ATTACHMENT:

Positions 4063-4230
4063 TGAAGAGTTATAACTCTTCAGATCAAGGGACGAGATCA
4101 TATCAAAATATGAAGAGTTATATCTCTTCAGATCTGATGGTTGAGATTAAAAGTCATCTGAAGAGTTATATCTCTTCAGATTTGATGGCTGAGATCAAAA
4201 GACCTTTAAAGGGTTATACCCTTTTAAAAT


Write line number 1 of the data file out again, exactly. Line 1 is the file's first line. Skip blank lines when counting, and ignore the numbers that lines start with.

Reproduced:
Positions 4063-4230